“Most contemporary singers readily accept alternative methods of bringing the muscular actions of the two registers into play, but they are almost always compromised principles, that fall short of the ideal. The most significant, missing factor with those “quick” methods is that, they fail to grant the singer the ability to select a softly produced tone then pass on to a fortissimo dynamic, then return to the original soft dynamic. When this is the situation, there is no controlling the voice, and, the general quality of these voices remains forever “muffled,” lacking in vibrant brilliance. And, there is little variety of tonal color. And, there is seldom a tone produced (especially in the high range), which starts with a fil di voce, “a thread of voice,” which can be swelled to full volume, a vocal maneuver that is thrilling to the listener.”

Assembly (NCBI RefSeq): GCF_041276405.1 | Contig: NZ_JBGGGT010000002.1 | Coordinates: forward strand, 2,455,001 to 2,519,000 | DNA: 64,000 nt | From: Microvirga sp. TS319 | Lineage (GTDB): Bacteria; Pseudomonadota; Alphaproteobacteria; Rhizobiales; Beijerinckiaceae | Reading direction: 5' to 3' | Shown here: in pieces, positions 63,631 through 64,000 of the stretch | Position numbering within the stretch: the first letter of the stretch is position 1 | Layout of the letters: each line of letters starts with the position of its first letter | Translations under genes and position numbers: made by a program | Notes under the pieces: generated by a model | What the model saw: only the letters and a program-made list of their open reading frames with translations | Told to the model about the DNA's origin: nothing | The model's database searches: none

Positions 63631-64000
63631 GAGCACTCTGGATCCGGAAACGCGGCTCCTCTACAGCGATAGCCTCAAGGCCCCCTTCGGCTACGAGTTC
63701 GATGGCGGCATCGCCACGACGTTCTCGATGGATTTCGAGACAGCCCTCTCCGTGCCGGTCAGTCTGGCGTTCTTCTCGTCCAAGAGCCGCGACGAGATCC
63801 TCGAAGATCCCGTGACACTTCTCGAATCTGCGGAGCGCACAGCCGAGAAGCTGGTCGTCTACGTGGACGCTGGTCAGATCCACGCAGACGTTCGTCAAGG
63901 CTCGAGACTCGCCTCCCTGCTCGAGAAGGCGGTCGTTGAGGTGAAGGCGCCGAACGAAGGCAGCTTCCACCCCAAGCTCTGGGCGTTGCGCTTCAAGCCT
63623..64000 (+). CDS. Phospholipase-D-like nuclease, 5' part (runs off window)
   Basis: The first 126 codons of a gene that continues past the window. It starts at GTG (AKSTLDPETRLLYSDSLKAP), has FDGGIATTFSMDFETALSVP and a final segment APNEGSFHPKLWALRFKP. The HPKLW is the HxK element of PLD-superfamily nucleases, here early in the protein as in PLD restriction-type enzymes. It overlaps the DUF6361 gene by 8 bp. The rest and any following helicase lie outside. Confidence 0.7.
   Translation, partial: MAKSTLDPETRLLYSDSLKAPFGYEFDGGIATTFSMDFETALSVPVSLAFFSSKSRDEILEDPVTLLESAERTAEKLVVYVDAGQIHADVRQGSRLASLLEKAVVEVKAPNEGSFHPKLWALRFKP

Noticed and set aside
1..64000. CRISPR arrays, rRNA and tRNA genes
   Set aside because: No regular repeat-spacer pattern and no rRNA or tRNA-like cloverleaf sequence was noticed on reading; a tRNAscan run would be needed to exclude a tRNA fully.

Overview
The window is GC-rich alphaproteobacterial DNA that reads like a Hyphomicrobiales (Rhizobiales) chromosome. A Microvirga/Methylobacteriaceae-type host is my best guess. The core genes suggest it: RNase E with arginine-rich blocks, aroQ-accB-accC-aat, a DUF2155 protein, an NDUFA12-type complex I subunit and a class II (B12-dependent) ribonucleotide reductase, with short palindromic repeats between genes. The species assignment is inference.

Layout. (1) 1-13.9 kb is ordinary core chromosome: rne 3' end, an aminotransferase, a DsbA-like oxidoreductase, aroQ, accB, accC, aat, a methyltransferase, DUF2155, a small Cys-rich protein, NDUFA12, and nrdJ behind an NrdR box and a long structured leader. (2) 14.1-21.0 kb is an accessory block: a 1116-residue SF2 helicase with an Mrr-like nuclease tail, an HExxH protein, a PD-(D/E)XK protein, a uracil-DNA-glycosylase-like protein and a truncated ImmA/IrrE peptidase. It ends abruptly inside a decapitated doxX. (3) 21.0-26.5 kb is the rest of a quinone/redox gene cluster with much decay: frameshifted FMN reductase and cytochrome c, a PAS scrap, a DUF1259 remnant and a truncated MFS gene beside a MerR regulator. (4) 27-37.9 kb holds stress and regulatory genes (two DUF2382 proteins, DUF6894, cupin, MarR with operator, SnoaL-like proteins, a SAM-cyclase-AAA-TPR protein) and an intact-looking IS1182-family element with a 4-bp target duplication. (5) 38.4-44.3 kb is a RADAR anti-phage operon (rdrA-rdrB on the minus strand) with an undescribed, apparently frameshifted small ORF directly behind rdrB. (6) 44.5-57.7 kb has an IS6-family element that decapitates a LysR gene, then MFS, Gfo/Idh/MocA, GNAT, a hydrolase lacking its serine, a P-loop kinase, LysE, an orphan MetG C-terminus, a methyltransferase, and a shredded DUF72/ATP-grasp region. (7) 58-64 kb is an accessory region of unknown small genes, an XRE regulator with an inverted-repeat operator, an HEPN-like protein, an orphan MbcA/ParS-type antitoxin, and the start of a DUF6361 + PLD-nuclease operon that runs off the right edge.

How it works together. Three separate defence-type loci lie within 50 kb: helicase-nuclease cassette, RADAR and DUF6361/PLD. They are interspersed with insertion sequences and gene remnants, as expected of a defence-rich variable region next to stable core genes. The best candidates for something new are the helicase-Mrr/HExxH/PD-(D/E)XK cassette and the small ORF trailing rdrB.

Frisell, Anthony. The tenor voice. B. Humphries, 1964.